Laurent Grasso is an artist who divides his creative life between Paris and New York, so it is fitting that in September his work will take centre stage both at Paris’s Galerie Perrotin and at Sean Kelly in New York for solo shows. He will return to Paris in March 2015 for a third show at Galerie Valentin.
Grasso is fascinated by the act of observation. He is not only interested in the visual possibilities which arise from our scientific investigation of natural phenomena such as electromagnetic waves – creating visual representations of energy and wave movement found in places such as the Very Large Array Observatory in the desert of New Mexico – but by the fact that any observation is always a partial way of apprehending reality, creating spaces of uncertainty or doubt.
His work often intentionally manipulates imagery by imposing unusual perspectives which subvert the viewer’s instinct to accept what they see at face value. One of his most well-known works, Les Oiseaux, depicts a flock of starlings filmed in the dusk sky above Rome. Taken out of its natural context, the flock of birds resembles an ionic particle field, moved by unseen magnetic waves. He also extends his interest in observation to consider its use in surveillance, power and control.
Marta Gili, director of the Jeu de Paume in Paris says: “For Laurent Grasso, the point is not to test the truth of our suppositions, but to exploit their fractures and tensions and make them the raw material of his work. By extending the relationship between the known and the unknown, or contracting the distance between the visible and the unverifiable, Grasso reveals the asymmetry between seeing and being seen.”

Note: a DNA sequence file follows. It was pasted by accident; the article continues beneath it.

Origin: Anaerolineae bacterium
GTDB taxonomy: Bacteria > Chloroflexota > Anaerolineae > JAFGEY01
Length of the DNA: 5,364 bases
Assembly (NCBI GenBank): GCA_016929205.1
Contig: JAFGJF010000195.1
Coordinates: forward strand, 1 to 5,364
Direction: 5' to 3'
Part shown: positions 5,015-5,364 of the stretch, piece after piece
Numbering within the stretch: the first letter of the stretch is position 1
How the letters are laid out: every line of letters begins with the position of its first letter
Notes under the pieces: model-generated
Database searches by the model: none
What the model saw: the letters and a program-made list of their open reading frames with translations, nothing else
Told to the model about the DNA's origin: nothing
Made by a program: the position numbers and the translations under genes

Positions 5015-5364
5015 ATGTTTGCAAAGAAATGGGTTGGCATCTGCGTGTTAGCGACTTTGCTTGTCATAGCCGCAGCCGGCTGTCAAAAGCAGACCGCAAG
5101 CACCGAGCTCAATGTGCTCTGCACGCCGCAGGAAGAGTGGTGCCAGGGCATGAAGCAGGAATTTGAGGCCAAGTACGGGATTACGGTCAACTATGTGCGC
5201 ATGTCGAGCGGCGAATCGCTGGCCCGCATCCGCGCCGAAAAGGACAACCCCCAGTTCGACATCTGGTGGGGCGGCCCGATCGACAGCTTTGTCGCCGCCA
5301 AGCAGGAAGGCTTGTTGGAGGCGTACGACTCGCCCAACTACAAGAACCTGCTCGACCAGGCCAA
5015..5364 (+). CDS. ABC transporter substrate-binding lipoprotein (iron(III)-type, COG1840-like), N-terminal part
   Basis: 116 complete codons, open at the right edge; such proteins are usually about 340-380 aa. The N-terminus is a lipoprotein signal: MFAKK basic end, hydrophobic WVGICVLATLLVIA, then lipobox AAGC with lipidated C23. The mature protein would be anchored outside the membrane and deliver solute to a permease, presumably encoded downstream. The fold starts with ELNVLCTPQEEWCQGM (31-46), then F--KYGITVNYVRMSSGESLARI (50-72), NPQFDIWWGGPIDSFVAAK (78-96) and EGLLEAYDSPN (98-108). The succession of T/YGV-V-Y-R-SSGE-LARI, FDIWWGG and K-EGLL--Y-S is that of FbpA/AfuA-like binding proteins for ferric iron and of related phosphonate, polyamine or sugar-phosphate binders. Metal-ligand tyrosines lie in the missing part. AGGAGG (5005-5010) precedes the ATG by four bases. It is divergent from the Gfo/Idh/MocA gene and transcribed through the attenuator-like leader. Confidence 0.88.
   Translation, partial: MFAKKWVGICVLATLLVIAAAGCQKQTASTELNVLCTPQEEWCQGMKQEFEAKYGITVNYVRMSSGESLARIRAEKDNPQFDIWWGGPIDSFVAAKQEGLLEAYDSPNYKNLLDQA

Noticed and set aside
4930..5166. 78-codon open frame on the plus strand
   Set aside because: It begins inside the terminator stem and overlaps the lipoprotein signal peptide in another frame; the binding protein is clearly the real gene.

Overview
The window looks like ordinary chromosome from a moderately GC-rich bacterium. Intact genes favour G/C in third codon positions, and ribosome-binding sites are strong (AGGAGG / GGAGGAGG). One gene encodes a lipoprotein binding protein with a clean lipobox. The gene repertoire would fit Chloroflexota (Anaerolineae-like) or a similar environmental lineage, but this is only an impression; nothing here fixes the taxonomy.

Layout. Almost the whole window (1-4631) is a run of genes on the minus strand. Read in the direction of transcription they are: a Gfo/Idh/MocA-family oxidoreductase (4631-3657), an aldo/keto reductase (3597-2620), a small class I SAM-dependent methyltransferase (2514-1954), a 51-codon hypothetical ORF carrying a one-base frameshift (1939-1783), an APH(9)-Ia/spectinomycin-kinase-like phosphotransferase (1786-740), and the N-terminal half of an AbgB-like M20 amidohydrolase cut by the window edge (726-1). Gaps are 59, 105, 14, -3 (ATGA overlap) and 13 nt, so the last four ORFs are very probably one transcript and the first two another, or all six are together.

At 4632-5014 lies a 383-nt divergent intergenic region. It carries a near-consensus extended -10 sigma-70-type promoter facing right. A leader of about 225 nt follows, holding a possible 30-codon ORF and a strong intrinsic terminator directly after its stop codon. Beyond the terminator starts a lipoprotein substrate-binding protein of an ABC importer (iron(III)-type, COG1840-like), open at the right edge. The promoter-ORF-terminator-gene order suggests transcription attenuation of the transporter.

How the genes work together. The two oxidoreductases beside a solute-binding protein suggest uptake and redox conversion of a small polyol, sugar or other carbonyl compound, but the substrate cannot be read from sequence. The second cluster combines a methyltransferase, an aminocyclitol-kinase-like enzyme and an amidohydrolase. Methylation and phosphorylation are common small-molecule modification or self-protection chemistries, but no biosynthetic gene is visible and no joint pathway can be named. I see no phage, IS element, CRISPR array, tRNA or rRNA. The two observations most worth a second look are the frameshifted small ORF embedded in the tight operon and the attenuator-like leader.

The winner of the Marcel Duchamp Prize in 2008, Laurent Grasso has had many solo exhibitions throughout the world. He has also created works for public spaces. In 2008, his monumental neon Infinite Light was installed on Hunter College’s Lexington Avenue pedestrian walkway in New York. The following year, the artist created Nomiya (2009-2011), which remained on the rooftop of Palais de Tokyo for two years. Between sculpture and architecture, this project received international success and featured on the cover of Temporary Architecture Now (Taschen, 2010). In 2012, Du soleil dans la nuit was presented on the roof of the Samaritaine for the Nuit Blanche in Paris, France.
Laurent Grasso, September 06 – October 31 at Galerie Perrotin, 76 rue de Turenne – 75003 Paris. www.perrotin.com. 13 September – 18 October, at Sean Kelly, 475 Tenth Avenue New York NY 10018 www.skny.com.
From March 2015, Galerie Valentin, 9, rue Saint Gilles 75003 Paris, France. www.galeriechezvalentin.com
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1. Infinite Light, (2008) Installation view at Sean Kelly, New York, 2013 Photography: Jason Wyche, New York